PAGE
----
Deborah Dahl - Patient Story

"As soon as we met the team of doctors, we knew we were in good hands."
‐Deborah Dahl

When Deborah Dahl recalls being in her late 20s and single in 1992, it's probably not what you would expect. After experiencing stomach pains, she went to her doctor, who ordered a colonoscopy.

The colonoscopy results were alarming. At the young age of 29, Deborah had colon cancer.

She had the cancer surgically removed at her local hospital. Unfortunately, during the surgery, doctors found the cancer had spread to her liver.

"After the surgery, a family friend told us about Fox Chase Cancer Center's stellar reputation in treating cancer that metastasized to the liver. We made an appointment with Dr. John Hoffman, a surgical oncologist who was well-known for his expertise in liver resection."

Deb recalled, "My parents and I were terrified to learn the cancer had spread. As soon as we met the team of doctors, we knew we were in good hands."

While chemotherapy was initially recommended, her doctor determined that her cancer was operable. After the successful surgery to remove part of Deb's liver, the doctors explained that chemotherapy was not going to be necessary.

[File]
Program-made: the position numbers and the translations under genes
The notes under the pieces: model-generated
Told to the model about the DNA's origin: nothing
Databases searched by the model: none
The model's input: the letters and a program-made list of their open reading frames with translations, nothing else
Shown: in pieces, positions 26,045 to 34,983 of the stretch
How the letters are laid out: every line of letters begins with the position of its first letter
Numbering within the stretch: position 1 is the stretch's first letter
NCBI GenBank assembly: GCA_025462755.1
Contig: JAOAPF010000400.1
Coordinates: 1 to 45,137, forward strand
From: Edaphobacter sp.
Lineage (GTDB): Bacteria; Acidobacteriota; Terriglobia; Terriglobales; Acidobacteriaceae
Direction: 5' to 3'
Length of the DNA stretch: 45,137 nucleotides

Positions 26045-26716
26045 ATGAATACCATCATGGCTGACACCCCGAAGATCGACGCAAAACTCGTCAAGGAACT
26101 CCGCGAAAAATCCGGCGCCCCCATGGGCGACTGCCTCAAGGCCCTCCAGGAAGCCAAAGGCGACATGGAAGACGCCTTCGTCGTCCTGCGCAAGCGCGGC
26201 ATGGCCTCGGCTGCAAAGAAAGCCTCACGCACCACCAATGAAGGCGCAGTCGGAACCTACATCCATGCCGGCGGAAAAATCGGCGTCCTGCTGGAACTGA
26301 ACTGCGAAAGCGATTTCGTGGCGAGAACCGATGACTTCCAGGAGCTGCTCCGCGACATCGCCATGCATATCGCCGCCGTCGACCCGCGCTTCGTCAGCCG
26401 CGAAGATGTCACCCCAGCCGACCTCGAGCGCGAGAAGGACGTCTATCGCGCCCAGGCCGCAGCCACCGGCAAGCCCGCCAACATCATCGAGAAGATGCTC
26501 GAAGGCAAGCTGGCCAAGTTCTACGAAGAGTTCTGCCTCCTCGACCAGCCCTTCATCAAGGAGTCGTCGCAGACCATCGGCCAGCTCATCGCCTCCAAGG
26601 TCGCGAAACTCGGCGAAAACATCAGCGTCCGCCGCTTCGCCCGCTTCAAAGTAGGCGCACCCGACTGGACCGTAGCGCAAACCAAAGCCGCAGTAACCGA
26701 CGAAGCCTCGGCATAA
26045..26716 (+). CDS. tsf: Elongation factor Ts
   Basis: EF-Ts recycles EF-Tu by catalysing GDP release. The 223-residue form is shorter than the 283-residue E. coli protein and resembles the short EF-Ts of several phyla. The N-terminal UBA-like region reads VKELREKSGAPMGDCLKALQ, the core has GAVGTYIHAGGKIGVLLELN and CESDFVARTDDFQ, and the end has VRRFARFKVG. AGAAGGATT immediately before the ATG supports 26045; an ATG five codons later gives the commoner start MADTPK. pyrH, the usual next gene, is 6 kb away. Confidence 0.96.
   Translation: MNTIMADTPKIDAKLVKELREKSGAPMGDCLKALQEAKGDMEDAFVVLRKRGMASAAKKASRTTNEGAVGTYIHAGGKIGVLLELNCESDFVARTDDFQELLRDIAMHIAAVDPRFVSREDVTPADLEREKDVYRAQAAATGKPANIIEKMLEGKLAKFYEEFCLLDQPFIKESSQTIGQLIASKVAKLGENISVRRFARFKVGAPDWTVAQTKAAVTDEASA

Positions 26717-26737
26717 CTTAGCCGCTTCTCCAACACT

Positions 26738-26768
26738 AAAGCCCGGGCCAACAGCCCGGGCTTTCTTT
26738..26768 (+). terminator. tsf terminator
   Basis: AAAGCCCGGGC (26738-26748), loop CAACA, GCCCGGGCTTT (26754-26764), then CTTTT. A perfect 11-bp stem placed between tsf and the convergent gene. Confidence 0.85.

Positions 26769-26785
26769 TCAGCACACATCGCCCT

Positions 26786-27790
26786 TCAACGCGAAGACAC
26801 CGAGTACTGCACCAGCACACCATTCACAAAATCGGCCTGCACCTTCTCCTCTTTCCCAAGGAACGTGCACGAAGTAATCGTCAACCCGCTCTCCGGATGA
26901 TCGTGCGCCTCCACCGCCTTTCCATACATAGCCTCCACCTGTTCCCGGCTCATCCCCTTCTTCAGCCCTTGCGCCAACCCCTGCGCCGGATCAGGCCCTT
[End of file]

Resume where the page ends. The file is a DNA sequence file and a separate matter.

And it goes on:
"You can't imagine how relieved I was to hear that my doctor was able to safely remove the cancer and I wouldn't need chemotherapy!"

Deb explained, "I felt so lucky. There were no side effects and I could go on with my life."

Deb worked for DuPont in Delaware and was able to return to work after a 6-month leave. Several years later, she got married and relocated to Tennessee, where she currently resides with her husband and two sons.

"Now I live life to the fullest. I have no restrictions. I go to the gym, the beach, run and even took up road bicycling. We are a very active family."

Deb shared, "At times, I feel like I never had cancer. I often feel guilty when I hear stories from other people. I was very fortunate. My doctor really saved my life and for that, I am ever grateful to him."

Genetic Counseling and Testing

Deb was not aware of her family history of colon cancer until several years after her treatment. Her mother was diagnosed with the disease and passed away in 2003. Her father died four weeks later. He had lung cancer.

Deb later learned that her grandmother lost her life to rectal cancer. She recalled, "Their generation didn't talk about cancer. I never knew that it ran so strongly in my family until years after I was diagnosed."

Deb still gets an annual colonoscopy and went through genetic counseling and testing. Knowing that colon cancer is hereditary, she will educate her sons about the importance of genetic counseling and screening when they get older. These days, she’s busy keeping up with their activities, which include football and lots of other fun recreation.